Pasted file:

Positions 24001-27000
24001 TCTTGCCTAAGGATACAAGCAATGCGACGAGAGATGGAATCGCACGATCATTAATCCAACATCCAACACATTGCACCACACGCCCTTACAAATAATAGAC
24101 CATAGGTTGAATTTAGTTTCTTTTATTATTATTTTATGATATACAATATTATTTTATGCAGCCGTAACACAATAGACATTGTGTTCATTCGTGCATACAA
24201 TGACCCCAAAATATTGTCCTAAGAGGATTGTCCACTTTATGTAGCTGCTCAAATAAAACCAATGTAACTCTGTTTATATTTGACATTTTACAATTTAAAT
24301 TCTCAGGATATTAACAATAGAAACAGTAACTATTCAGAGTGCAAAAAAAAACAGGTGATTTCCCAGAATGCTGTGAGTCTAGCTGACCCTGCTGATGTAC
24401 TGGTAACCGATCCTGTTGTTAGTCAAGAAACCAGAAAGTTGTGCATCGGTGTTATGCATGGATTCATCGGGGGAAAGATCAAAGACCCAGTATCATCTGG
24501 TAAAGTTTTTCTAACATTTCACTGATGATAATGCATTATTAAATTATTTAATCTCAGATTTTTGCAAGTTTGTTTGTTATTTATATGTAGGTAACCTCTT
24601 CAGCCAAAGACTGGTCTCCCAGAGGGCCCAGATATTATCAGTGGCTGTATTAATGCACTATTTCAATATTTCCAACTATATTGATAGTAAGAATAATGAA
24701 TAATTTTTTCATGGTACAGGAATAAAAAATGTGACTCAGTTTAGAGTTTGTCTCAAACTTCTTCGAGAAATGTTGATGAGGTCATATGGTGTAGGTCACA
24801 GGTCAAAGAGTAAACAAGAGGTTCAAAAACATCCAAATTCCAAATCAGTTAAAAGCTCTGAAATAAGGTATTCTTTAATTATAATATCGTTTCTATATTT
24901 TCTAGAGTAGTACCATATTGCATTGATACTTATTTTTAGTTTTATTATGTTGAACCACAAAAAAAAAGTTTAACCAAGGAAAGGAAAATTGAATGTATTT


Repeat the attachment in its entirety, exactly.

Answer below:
Positions 24001-27000
24001 TCTTGCCTAAGGATACAAGCAATGCGACGAGAGATGGAATCGCACGATCATTAATCCAACATCCAACACATTGCACCACACGCCCTTACAAATAATAGAC
24101 CATAGGTTGAATTTAGTTTCTTTTATTATTATTTTATGATATACAATATTATTTTATGCAGCCGTAACACAATAGACATTGTGTTCATTCGTGCATACAA
24201 TGACCCCAAAATATTGTCCTAAGAGGATTGTCCACTTTATGTAGCTGCTCAAATAAAACCAATGTAACTCTGTTTATATTTGACATTTTACAATTTAAAT
24301 TCTCAGGATATTAACAATAGAAACAGTAACTATTCAGAGTGCAAAAAAAAACAGGTGATTTCCCAGAATGCTGTGAGTCTAGCTGACCCTGCTGATGTAC
24401 TGGTAACCGATCCTGTTGTTAGTCAAGAAACCAGAAAGTTGTGCATCGGTGTTATGCATGGATTCATCGGGGGAAAGATCAAAGACCCAGTATCATCTGG
24501 TAAAGTTTTTCTAACATTTCACTGATGATAATGCATTATTAAATTATTTAATCTCAGATTTTTGCAAGTTTGTTTGTTATTTATATGTAGGTAACCTCTT
24601 CAGCCAAAGACTGGTCTCCCAGAGGGCCCAGATATTATCAGTGGCTGTATTAATGCACTATTTCAATATTTCCAACTATATTGATAGTAAGAATAATGAA
24701 TAATTTTTTCATGGTACAGGAATAAAAAATGTGACTCAGTTTAGAGTTTGTCTCAAACTTCTTCGAGAAATGTTGATGAGGTCATATGGTGTAGGTCACA
24801 GGTCAAAGAGTAAACAAGAGGTTCAAAAACATCCAAATTCCAAATCAGTTAAAAGCTCTGAAATAAGGTATTCTTTAATTATAATATCGTTTCTATATTT
24901 TCTAGAGTAGTACCATATTGCATTGATACTTATTTTTAGTTTTATTATGTTGAACCACAAAAAAAAAGTTTAACCAAGGAAAGGAAAATTGAATGTATTT